January 10, 1995
Mr. John Pinto
NASD Executive Offices
1735 K Street NW
Washington, DC 20006-1500
RE: Arbitrator Knowledge and Education
Dear Mr. Pinto,
Let me preface my comments with some of my background so you can put my
subsequent commentary into perspective. I have taught most security licensing
preparation courses (6, 7, 22, 24, 26, 27, 63, etc.) for the past 14 years.
I have taught the Certificate Program in Financial Planning for the University
of California, employee investment and financial planning seminars for top
500 companies and have written extensively in the field. I also acted as
a NASD arbitrator for several years and as a fee only financial planner for
over 8 years. That said, my comments are as noted below. These issues were
discussed personally with Mr. Paul Frohan, Senior Compliance Examiner at
District 1 and I indicated that they needed to be explored more fully.
Agents in the business are rarely taught anything of real world use through
the licensing training (and I indicate so to them). For example, beta and
unsystematic risk- two mainstays in a review of suitability- are so lightly
touched upon as to be useless in subsequent discussions with a client.
Correlation and asset allocation- also necessary to understand suitability-
are essentially missed in the entirety. And since there has been no continuing
education in the field (I 'm aware of the new law, but am very cynical about
the end result providing ethical and knowledgeable facts to
agents),agents are woefully unprepared to provide even the most
rudimentary analysis of a client's needs. As further verification
of that statement, I simply need to ask "what is the risk of investing in
individual stocks and what is the obligation (by law) of the agent to the
client in addressing that risk?".
Additionally, we have the further area of volatility/standard deviation and
the absolute basic criteria of suitability and basic planning, the pyramid
of investing. This must be taught someplace since one can
"easily" recognize unsuitability if one violates this basic tenet of investing.
Within that context I find that the knowledge of arbitrators- my main focus
of this letter since any changes in licensing training will take eons- know
even less than agents about the risks and rewards of securities or investing.
While some "officials" say that that is the duty of the attorneys prosecuting
or defending a suit to provide the insight, I have not even yet found
one attorney that properly understood diversification. And if you
don't know this, you don't know anything about securities.
In fact, of the attorneys I have met both publicly and privately, I have
never yet met one that had any advanced training in securities training,
or most importantly, application, the real crux to suitability.
(I know I never got any special training with my law degree- any knowledge
I have since received/retained has come from totally other sources.) I have
never met an attorney who even had a recognized book on investments in their
library. I therefore submit that the attorneys are not offering much in the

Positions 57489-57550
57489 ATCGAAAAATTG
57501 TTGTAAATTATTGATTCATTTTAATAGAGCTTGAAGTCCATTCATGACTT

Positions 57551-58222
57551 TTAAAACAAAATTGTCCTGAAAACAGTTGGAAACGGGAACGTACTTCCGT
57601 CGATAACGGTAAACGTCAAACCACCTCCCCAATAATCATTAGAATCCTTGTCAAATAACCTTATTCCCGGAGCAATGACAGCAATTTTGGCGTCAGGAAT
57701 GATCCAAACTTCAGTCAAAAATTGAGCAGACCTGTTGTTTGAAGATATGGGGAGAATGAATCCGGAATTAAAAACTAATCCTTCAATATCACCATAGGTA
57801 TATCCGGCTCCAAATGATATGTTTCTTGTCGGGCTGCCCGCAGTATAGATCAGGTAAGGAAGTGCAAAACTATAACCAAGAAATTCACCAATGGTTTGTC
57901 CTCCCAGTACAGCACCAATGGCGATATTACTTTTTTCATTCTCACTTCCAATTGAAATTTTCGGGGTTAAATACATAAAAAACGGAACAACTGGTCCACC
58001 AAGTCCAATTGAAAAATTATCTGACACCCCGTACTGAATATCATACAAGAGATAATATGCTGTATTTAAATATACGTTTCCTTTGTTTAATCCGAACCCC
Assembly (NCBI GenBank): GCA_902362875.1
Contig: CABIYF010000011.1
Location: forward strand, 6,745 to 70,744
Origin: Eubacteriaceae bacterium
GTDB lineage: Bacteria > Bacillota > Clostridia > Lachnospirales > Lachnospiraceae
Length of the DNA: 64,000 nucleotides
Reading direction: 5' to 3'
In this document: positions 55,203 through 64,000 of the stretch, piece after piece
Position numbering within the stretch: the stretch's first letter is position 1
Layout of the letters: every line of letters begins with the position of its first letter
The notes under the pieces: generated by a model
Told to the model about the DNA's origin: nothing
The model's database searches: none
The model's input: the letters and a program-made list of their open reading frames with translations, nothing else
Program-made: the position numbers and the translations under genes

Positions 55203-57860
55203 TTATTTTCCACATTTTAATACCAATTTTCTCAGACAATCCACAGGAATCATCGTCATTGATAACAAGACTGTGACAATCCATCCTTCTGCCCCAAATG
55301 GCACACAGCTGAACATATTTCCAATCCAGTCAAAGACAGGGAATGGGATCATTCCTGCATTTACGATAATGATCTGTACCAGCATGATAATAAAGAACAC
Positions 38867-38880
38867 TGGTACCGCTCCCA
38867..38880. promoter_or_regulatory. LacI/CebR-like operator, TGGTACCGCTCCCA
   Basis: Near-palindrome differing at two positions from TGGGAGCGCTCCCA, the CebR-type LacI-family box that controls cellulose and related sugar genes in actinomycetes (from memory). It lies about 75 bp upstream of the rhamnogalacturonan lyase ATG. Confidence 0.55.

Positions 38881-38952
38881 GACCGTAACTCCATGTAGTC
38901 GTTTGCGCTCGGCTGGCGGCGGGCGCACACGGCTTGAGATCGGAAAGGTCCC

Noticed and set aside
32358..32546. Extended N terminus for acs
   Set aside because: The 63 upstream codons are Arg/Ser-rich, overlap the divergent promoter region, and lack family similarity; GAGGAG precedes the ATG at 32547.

way of objective and knowledgeable presentations to arbitrators on which
to objectively base or contest a case.
My point is that no one is providing any objective insight at all regarding
the basic teachings in investments to arbitrators or attorneys. One hopeful
sign was the NASD's attempt to provide additional arbitrator education.
Admittedly these classes do address some pertinent issues, they are almost
all on the periphery of the problem- lack of knowledge and suitable application
of the investment. For example, having a session to discuss whether
or not punitive damages may be awarded misses the entire point of what the
problems were to begin with. It's putting the cart before the horse
has even evolved. NONE of the offerings include basic discussions on investments.
And I know it's needed. (However, I have been told privately that expanded
knowledge of arbitrators might increase potential awards and that the SRO's
don't want that to happen since they are funded by the security industry.)
I believe there is an ethical and legal requirement, as identified by
congressional statements, to provide basic security knowledge so that the
cases may be weighed on the real world issues- not obfuscated in leagalese
or on issues that clearly miss the point. Arbitrators need to understand
(or at least recognize) the pyramid of investments, unsystematic and systematic
risk, correlation, statistical asset allocation and numerous other presentations
that are made at the basic university level. I'm not talking about CFA
presentations but the absolute minimum standards necessary to determine
I offered my assistance to Ms. Mascussi several years ago but did not receive
a reply. I am offering it once again since, having spent the last 15 years
intensely involved at all levels of planning and investments with clients
specifically addressing suitability and ethical responsibility, I believe
these issues can be definitively and objectively presented in a factual,
non judgmental and clearly understandable format that would provide an insight
to arbitrators far beyond current, and significantly lacking, standards.
I would appreciate a reply.
Errold F. Moody Jr.